Returning Back to ‘In-Office’ Work Days


Group of business people discussing business plan in the office. | Image by dotshock, Shutterstock

Working from home became a new norm for a lot of people starting back in 2020, but that may soon change for some.

Already in the first four months of 2022, office occupancy rose 20%, according to Kastle Systems, which tracked the number of people coming into the office with key fobs and data swipes. 

On the other hand, people have gotten used to just waking up and opening their laptops to clock in — is it really time for everyone to go back?

In February of 2022, about six in 10 workers in the U.S. reported that their jobs could mainly be done from home all or most of the time, according to a Pew Research survey.   

According to Office Manager Kristin Cruise, The Dallas Express has about 60 employees of which 21 are present in the office at some point during the week and 39 work remotely.

“We are so reliant on everyone working from computers so I haven’t noticed a difference in the progress of the workplace,” said Cruise.

Texas was ranked number seven for the best work-at-home state according to a study by WalletHub. This is especially true of North Texas, as The Dallas Express previously reported, where Dallas, Fort Worth, and Plano made RentCafe’s top 50 list of the best cities in the country for remote workers. 

That being said, a remote workforce may not be best for all companies.

A spokesperson from an investment firm in Pennsylvania, Vanguard, told The Wall Street Journal that working in the office is essential for both workers and clients. As a result, employees were issued return-to-office mandates by management, which threatened to fire them — with severance — if they did not comply.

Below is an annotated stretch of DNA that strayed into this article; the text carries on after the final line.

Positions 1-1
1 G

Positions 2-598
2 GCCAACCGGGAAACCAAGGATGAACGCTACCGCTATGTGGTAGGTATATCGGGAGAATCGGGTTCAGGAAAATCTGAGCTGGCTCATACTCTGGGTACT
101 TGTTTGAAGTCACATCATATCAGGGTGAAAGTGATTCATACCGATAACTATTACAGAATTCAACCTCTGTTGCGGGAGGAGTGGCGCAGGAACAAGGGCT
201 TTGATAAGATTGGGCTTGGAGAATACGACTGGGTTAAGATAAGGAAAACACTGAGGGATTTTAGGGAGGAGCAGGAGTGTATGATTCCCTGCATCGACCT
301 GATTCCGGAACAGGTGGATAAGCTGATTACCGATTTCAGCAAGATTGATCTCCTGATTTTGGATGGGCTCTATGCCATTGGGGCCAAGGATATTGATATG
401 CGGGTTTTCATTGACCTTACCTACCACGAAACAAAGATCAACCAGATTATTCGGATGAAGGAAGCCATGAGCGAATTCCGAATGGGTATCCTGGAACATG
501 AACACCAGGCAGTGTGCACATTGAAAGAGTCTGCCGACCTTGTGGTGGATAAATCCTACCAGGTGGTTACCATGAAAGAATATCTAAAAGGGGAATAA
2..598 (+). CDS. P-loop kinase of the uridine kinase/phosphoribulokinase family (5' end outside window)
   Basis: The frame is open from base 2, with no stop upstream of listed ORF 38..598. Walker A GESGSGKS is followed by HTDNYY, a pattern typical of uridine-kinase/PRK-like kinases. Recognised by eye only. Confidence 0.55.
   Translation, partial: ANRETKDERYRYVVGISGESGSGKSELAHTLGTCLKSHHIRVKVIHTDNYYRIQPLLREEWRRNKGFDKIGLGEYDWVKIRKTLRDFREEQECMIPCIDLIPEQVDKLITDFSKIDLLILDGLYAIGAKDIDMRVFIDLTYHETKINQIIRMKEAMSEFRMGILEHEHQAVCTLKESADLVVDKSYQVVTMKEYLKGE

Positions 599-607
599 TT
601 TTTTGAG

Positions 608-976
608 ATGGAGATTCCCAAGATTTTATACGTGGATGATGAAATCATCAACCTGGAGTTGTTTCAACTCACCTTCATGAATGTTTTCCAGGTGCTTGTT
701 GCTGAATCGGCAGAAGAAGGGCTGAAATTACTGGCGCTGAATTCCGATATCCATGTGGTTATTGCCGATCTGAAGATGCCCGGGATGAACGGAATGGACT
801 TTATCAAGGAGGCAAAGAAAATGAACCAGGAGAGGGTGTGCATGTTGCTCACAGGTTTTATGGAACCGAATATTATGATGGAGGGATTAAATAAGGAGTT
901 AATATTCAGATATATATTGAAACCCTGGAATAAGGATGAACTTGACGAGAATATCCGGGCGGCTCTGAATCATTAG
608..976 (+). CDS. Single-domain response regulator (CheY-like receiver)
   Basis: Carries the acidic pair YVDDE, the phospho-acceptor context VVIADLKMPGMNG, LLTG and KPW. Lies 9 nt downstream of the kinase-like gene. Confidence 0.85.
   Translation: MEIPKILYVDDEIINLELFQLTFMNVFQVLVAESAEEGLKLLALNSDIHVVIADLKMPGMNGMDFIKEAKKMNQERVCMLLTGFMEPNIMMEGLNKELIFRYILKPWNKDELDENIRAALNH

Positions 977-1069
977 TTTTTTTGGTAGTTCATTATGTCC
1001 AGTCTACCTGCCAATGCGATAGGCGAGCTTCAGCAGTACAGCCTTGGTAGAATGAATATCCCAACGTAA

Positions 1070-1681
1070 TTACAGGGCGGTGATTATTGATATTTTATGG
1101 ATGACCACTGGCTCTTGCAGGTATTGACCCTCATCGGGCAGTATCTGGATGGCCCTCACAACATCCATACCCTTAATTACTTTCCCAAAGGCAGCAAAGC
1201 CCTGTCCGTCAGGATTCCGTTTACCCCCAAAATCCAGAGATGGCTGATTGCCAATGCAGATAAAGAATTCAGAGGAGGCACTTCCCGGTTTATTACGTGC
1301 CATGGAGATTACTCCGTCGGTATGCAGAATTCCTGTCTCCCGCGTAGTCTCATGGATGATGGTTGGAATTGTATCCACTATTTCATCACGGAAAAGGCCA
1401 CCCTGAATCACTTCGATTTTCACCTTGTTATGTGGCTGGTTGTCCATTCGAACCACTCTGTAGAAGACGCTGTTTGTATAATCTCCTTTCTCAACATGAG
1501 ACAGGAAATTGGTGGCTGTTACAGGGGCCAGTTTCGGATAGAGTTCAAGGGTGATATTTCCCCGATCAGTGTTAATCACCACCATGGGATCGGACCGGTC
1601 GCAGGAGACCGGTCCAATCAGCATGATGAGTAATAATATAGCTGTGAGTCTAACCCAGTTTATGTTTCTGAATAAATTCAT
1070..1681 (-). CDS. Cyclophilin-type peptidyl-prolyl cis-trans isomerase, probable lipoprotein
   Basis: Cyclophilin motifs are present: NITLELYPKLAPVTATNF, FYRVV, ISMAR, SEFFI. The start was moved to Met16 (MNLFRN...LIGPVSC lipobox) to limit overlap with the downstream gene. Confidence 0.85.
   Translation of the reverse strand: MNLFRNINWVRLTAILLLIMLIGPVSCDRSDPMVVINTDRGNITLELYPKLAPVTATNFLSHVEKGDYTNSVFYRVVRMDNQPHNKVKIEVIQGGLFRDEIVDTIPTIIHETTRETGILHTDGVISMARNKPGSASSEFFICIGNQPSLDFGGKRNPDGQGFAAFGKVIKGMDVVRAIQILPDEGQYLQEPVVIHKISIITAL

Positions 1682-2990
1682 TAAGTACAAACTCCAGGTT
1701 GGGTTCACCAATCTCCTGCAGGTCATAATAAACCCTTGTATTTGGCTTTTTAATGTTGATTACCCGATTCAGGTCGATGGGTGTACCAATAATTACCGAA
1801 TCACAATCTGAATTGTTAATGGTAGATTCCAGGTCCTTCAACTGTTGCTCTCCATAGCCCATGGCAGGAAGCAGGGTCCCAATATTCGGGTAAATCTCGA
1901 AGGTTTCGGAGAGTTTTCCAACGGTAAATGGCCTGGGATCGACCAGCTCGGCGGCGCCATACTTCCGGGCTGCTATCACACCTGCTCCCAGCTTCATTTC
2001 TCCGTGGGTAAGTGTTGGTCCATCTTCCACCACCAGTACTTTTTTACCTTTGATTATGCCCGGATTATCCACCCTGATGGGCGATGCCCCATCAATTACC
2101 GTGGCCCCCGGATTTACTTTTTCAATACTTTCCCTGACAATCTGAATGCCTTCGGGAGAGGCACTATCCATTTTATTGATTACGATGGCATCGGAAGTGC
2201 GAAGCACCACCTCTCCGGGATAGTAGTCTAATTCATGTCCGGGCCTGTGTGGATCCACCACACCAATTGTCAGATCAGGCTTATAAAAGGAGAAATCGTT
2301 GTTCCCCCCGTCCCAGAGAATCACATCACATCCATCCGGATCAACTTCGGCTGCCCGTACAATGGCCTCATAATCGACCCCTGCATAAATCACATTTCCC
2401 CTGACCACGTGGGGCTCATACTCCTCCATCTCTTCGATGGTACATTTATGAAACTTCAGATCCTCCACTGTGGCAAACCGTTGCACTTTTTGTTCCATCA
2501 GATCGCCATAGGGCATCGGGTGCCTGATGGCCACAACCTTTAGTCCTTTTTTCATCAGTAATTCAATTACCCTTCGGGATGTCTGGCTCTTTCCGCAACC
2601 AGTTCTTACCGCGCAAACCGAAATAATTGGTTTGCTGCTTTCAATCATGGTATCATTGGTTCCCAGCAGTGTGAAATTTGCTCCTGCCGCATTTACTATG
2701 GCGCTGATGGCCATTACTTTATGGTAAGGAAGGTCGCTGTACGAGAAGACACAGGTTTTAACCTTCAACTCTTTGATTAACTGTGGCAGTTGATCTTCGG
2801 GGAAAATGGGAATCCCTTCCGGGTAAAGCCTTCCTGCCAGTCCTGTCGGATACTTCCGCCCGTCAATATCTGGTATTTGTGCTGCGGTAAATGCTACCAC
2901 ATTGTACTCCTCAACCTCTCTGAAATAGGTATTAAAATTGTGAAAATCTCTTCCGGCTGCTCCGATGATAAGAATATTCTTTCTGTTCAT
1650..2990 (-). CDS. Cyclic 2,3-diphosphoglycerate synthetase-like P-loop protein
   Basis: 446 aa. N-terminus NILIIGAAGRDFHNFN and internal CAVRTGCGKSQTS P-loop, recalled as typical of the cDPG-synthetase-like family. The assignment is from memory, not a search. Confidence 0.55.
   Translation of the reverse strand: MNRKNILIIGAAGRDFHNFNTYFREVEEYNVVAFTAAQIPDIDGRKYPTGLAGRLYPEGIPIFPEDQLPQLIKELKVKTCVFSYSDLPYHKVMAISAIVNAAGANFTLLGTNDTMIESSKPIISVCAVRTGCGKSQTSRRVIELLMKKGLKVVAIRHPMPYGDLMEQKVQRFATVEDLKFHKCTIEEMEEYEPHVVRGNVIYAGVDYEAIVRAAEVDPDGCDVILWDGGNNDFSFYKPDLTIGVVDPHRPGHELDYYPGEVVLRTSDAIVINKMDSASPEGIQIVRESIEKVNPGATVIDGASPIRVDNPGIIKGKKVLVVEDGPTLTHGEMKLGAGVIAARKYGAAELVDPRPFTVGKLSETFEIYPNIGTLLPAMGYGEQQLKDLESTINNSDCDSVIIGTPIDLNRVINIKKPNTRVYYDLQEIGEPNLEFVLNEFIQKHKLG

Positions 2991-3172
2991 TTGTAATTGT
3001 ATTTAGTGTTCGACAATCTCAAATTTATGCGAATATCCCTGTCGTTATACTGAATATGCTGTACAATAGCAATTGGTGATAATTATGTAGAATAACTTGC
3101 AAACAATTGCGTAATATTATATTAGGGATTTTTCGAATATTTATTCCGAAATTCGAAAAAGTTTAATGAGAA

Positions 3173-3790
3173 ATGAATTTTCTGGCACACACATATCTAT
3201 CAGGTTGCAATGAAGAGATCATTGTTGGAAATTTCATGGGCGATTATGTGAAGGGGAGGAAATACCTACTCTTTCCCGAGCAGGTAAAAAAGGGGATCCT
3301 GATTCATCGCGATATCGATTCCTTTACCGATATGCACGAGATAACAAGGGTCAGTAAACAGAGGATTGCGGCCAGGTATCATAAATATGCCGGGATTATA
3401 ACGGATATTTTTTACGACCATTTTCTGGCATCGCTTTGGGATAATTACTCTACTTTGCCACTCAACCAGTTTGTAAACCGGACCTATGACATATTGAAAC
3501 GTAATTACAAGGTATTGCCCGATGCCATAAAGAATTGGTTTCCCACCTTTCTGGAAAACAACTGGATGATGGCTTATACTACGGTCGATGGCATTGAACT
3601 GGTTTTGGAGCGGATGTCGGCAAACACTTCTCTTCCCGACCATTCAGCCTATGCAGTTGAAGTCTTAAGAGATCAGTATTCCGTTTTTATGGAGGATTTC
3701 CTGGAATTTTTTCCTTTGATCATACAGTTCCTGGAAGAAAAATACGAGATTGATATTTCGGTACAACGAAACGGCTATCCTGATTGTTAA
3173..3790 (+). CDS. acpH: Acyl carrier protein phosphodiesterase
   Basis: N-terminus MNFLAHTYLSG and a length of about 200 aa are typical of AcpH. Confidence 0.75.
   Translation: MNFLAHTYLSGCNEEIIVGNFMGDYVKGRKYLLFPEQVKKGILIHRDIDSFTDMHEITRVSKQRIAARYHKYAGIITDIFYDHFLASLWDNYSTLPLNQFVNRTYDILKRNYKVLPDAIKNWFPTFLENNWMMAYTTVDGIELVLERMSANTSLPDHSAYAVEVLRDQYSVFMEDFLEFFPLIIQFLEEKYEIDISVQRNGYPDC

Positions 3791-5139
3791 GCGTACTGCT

Last year, when bosses used similar tactics to get employees back in a Jacksonville, Florida bank, employees weren’t too thrilled. As 47-year-old Latitia Jackson told The Washington Post, she had grown used to the quiet of her apartment and was reluctant to return back into an office space with coworkers, even going as far as to think of it as a punishment.

“It’s been working so well and now you’re making me go back when I’m doing the exact same job there that I’m doing from home,” Jackson explained.

In a Gallup poll from June, 60% of remote workers reported it being “extremely likely” that they would look for another job if their employer decided not to offer remote or at least hybrid working conditions. 

Some research suggests that what is pushing a number of employers to bring their employees back into the office comes down to a simple absence of trust.

A survey by Microsoft in September showed that only 12% of managers had full confidence their team was productive working virtually or hybrid. 

While some employees might try and push back against returning to in-office work, growing anxiety over threats of a recession may grant employers more leverage.

Kathryn Wylde, chief executive of the nonprofit Partnership for New York City, told Reuters that a shift towards a hybrid working schedule seems most likely in 2023.

“It’s not going to be so easy to give up your job,” she explained.

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